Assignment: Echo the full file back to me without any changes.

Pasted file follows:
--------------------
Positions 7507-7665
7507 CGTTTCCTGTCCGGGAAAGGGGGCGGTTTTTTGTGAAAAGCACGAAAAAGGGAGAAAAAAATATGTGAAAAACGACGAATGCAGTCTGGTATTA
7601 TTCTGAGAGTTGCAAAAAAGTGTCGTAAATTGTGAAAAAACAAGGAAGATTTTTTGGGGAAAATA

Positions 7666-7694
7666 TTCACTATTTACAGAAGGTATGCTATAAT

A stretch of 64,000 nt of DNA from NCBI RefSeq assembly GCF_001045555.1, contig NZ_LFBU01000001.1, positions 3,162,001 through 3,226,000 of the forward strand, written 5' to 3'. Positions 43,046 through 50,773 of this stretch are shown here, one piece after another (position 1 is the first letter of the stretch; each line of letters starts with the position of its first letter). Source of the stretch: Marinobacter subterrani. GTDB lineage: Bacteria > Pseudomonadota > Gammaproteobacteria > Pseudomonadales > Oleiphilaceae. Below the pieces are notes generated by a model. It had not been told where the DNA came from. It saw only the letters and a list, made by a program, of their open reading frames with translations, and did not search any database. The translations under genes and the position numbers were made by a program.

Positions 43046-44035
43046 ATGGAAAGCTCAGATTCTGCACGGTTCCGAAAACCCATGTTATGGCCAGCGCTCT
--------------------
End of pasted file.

Positions 7507-7665
7507 CGTTTCCTGTCCGGGAAAGGGGGCGGTTTTTTGTGAAAAGCACGAAAAAGGGAGAAAAAAATATGTGAAAAACGACGAATGCAGTCTGGTATTA
7601 TTCTGAGAGTTGCAAAAAAGTGTCGTAAATTGTGAAAAAACAAGGAAGATTTTTTGGGGAAAATA

Positions 7666-7694
7666 TTCACTATTTACAGAAGGTATGCTATAAT

A stretch of 64,000 nt of DNA from NCBI RefSeq assembly GCF_001045555.1, contig NZ_LFBU01000001.1, positions 3,162,001 through 3,226,000 of the forward strand, written 5' to 3'. Positions 43,046 through 50,773 of this stretch are shown here, one piece after another (position 1 is the first letter of the stretch; each line of letters starts with the position of its first letter). Source of the stretch: Marinobacter subterrani. GTDB lineage: Bacteria > Pseudomonadota > Gammaproteobacteria > Pseudomonadales > Oleiphilaceae. Below the pieces are notes generated by a model. It had not been told where the DNA came from. It saw only the letters and a list, made by a program, of their open reading frames with translations, and did not search any database. The translations under genes and the position numbers were made by a program.

Positions 43046-44035
43046 ATGGAAAGCTCAGATTCTGCACGGTTCCGAAAACCCATGTTATGGCCAGCGCTCT